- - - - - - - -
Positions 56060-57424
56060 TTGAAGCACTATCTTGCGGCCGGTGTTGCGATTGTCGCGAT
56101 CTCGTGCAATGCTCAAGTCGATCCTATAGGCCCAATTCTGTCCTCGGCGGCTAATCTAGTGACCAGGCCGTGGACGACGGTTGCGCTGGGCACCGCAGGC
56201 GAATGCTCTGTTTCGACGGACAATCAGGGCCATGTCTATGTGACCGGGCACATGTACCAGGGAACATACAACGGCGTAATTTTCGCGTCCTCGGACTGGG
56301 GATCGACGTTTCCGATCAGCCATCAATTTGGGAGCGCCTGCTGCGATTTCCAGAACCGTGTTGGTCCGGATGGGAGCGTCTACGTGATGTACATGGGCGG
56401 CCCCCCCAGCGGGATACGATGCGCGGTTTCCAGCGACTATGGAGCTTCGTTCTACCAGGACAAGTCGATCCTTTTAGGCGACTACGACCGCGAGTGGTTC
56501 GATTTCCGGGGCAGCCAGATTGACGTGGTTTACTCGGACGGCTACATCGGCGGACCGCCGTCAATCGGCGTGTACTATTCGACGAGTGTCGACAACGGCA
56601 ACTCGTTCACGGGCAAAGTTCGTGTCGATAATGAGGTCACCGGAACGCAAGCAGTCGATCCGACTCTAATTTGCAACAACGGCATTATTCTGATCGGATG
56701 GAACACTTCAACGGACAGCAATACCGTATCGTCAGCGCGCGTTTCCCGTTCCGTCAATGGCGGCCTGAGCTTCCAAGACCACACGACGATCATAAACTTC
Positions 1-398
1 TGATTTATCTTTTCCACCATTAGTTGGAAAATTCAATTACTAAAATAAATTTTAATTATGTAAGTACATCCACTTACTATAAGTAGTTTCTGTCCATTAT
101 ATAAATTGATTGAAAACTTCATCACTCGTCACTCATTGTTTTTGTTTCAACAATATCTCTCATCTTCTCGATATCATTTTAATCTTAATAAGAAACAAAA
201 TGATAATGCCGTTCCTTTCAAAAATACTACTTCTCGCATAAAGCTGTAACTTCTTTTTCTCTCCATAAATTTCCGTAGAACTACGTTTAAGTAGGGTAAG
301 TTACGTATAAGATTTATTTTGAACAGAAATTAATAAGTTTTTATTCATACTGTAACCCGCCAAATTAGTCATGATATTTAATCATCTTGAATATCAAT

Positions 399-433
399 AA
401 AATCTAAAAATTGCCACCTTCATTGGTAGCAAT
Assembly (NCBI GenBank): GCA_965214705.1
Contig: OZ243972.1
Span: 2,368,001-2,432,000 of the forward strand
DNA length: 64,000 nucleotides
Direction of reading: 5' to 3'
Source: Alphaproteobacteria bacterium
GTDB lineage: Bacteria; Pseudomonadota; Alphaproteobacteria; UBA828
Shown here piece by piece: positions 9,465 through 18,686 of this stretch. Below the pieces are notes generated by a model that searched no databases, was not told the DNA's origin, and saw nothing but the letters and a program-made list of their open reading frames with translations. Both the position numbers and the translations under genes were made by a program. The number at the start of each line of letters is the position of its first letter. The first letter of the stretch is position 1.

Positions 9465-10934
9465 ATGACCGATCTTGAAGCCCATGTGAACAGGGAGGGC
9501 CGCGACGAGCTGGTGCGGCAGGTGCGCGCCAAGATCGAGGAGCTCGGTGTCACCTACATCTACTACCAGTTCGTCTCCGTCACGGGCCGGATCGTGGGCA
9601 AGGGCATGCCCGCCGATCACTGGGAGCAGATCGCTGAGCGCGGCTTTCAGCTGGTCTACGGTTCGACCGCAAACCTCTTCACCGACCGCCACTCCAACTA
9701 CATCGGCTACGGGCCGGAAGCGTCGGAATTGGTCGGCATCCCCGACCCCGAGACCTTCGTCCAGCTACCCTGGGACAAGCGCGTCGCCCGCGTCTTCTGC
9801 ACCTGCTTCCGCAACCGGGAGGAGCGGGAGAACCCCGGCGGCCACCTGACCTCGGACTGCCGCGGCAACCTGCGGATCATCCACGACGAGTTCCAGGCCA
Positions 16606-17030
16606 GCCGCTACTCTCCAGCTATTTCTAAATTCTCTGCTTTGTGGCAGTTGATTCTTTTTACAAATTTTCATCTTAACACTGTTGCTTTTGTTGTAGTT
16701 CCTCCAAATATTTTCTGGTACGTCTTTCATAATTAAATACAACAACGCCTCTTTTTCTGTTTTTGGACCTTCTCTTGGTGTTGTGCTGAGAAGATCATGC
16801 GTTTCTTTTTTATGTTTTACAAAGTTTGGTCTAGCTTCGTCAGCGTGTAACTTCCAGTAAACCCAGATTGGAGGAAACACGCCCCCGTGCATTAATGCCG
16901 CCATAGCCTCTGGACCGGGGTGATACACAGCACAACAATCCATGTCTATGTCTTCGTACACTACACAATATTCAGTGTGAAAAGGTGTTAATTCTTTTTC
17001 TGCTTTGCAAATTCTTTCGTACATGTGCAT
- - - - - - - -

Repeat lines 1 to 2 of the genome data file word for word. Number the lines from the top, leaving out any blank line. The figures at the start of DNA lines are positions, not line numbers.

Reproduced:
Positions 56060-57424
56060 TTGAAGCACTATCTTGCGGCCGGTGTTGCGATTGTCGCGAT